For many of us, 2016 has not been, shall we say, the best. I'm pretty on board with that sentiment but I have to admit that for my traveling life, it's been pretty great. I visited seven new countries and hit three continents (Asia twice!) that I don't call home, plus I made it back to London for the first time since high school. Not too shabby.
Right after Thanksgiving my dad, step-mom and I jumped on a plane and went to Botswana, Zimbabwe and South Africa for 12 days. We airstrip hopped between camps in the Okavango Delta on safari, drove across the border to Zimbabwe to see Victoria Falls and then flew to Cape Town for four full days of seeing as much as we could.
I had been on safari in Kenya a few years ago so I had an idea of what to expect. Botswana was quieter and more remote, a different experience with far fewer people around. It was also much warmer with one day hitting 116 degrees and the evenings settling into the low-70s. We visited two camps while we were there, Camp Moremi and Selinda Camp. Our first sighting of the trip was a leopard and her cub, one of the big five we missed in Kenya. While drought is ravaging much of the land, we were still able to spend one afternoon on a boat in the delta, getting up close and personal with everything from families of hippos to a dead elephant being eaten by a bunch of crocodiles! On top of that we saw just about everything: wild dogs, ostrich, giraffe, warthogs, several types of antelope, zebra, monkeys and lions not to mention so many kinds of birds. We ate like kings with the sounds of hippos just outside of camp making their way out of the water to graze in the comfort and safety of dark.
We flew out of camp and drove over the border to the Zimbabwe side of Victoria Falls for the night, trading in camp for a more traditional hotel. During low season you can access the falls from the Zambia side and swim in a small natural pool at the top - we saw one group of people doing just that. The views from the Zimbabwe side were spectacular, I can only imagine what its like when the falls are full after rainy season!
Finally we landed in Cape Town, rented a car and headed to our Airbnb in the Bo-Kaap district of the city, a heavily Muslim neighborhood where we heard the call to prayer every evening at 9:00 sharp. The dollar is incredibly strong against the South African Rand, great for US tourists but not so great for the South African economy. Cape Town had been high on my list for quite some time so I was excited to explore and make sure we packed in as much as possible in four days. We walked the city out first day, hitting the District Six Museum to learn more about the forced removal of over 60,000 South Africans during the apartheid reign. The museum is excellent, I would highly recommend it as an introduction to the city's history. We spent the other days on various activities, from a guided six hour hike of Table Mountain (we got to take the cable car back down luckily) to a day out in Stellenbosch wine tasting to a drive around the entire Cape Peninsula seeing some smaller towns plus the penguins of Boulders Beach, the Cape of Good Hope and Chapman's Peak. The food in the city was incredible and I have a new love for South African sauvignon blanc and shiraz. I could have stayed for at least another week without running out of things to do!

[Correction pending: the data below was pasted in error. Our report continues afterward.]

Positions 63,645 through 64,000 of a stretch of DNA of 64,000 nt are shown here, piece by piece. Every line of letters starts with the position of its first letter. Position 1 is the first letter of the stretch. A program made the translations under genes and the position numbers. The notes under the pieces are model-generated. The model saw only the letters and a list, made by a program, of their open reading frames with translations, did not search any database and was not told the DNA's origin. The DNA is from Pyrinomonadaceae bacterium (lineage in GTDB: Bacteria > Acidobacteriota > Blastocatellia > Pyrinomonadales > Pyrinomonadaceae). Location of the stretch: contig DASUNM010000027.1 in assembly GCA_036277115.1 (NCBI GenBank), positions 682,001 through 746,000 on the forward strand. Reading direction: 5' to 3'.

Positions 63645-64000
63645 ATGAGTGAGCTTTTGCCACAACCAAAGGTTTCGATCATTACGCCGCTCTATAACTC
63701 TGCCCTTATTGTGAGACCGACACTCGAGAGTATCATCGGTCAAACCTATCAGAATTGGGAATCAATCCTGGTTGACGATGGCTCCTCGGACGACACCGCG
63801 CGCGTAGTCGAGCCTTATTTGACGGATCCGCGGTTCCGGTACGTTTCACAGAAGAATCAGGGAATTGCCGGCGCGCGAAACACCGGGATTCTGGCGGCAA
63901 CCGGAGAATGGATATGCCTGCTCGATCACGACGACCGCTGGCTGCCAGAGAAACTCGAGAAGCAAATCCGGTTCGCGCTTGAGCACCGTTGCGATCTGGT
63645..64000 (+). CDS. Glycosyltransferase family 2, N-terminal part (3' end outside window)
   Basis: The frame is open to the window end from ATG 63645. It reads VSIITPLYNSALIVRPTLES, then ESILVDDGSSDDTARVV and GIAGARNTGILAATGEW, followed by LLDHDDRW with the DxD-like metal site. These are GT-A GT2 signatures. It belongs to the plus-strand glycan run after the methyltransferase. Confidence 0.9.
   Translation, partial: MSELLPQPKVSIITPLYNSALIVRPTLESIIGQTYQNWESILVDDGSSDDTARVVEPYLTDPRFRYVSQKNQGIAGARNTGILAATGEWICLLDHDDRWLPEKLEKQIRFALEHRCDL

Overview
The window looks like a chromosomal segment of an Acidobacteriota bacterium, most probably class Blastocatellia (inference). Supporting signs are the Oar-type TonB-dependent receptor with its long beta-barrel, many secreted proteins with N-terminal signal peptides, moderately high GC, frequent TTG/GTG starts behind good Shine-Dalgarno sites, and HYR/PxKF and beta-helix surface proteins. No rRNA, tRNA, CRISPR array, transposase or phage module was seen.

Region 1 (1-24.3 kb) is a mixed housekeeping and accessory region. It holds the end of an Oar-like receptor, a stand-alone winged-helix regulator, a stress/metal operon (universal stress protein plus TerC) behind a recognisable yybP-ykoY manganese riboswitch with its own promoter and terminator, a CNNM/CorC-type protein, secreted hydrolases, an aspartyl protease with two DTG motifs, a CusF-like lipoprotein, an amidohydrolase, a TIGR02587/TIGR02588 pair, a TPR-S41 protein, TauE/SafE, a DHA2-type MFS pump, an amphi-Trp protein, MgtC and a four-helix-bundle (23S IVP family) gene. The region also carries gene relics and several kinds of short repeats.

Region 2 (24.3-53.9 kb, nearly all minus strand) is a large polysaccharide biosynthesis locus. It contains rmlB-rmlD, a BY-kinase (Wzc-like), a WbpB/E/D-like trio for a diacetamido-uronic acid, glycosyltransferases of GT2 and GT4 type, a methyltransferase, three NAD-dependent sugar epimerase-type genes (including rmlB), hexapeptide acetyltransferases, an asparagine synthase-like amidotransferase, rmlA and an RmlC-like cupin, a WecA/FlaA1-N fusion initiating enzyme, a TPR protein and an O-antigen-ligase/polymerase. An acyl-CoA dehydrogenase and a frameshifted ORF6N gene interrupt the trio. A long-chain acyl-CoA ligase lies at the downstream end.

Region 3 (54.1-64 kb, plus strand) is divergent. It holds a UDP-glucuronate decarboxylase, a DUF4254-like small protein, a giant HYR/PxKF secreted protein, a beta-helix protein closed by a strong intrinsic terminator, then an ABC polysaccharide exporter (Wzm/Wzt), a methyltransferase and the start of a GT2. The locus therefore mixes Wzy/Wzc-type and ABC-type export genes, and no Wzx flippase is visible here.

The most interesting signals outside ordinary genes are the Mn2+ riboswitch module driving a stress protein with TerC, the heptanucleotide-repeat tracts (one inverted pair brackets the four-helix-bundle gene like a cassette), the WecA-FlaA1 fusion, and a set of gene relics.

Not to be forgotten, the people of all three destinations were wonderful. From our safari guides and the staff at camp to our Airbnb hosts, everyone was so kind and helpful. We felt safe and welcome in the city, I'd recommend it in a heartbeat.
As usual there is a section of my big camera photos below along with a chunk from my phone. And per usual the photos don't do it justice! You'll see animals, scenic vistas, a few food shots, a dust storm, some selfies and some happy tourists. Also I can talk your ear off about it if you're so inclined!
And the iPhone photos...!